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January 18, 2019

Town hall debates vs street protests - who is winning?

The gilets jaunes are preparing for their tenth weekend of protests. In terms of media coverage they will compete with the town hall debates from now on. The French government expects about 200 debates to happen all over France this weekend, which may be a bit optimistic but not impossible according to Journal du Dimanche. With this avalanche of events of participative democracy the government hopes editorialists will turn their attention away from the gilets jaunes, and thus take fuel away from the fire.

One of government's assurances ahead of the grand débat was that they will not roll back reforms already implemented. Really? By holding the debates at local level, will it not create its own momentum? After the grand débat will the government still push through with the plan to reduce the number of civil servants as a priority among its administrative reforms? What about the plan to prohibit an accumulation of political mandates? The leader of the senate always warned that MPs would then become even less connected to their regions. Will the grand débat not bring this up? Then there is the reduced rural speed limit of 80km/h, which is most likely to be revised. Will the grand débat not redirect the attention towards more de-centralisation rather than centralisation? When the whole country comes together at a local level, expect the angle on government policies to change, writes Cécile Cornudet.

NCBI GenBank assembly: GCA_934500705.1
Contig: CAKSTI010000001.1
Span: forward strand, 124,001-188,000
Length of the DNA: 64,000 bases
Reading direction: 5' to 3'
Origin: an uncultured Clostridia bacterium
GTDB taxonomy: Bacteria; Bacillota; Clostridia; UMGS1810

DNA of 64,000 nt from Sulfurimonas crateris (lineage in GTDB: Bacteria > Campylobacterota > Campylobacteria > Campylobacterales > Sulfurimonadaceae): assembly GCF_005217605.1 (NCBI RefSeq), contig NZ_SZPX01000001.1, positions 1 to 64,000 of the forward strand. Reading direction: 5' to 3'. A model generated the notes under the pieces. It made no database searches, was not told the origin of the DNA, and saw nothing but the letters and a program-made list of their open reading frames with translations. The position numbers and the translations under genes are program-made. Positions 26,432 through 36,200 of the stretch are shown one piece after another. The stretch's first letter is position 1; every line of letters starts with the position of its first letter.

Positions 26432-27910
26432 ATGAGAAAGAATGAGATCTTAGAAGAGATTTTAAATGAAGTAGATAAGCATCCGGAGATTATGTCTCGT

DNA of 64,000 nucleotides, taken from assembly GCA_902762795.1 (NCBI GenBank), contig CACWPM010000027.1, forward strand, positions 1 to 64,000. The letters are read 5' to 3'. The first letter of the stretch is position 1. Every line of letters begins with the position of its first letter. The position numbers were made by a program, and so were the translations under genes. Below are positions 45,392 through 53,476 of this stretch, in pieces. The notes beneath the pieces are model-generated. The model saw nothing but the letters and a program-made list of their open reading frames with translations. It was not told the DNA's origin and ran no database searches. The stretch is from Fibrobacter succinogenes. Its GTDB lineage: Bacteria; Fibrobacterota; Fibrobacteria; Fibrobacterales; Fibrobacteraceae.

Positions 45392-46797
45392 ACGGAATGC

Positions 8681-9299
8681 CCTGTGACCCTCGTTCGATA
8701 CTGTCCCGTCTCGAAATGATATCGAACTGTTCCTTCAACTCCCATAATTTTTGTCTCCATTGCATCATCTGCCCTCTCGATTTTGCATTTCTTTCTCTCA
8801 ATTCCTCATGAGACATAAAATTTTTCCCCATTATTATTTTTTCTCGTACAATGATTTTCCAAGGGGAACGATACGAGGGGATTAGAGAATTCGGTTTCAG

The grand débat also offers an opportunity to talk about public finance and its priorities, though, not just about lowering taxes. The government is busy producing figures to make public spending more tangible for the grand débat. How much do senators and MPs cost? How much is spent on pensions? An open debate about spending could help to shift the people's awareness. Several editorialists, Jean-Marc Vittori and Olivier Auguste among them, see this as the real revolution.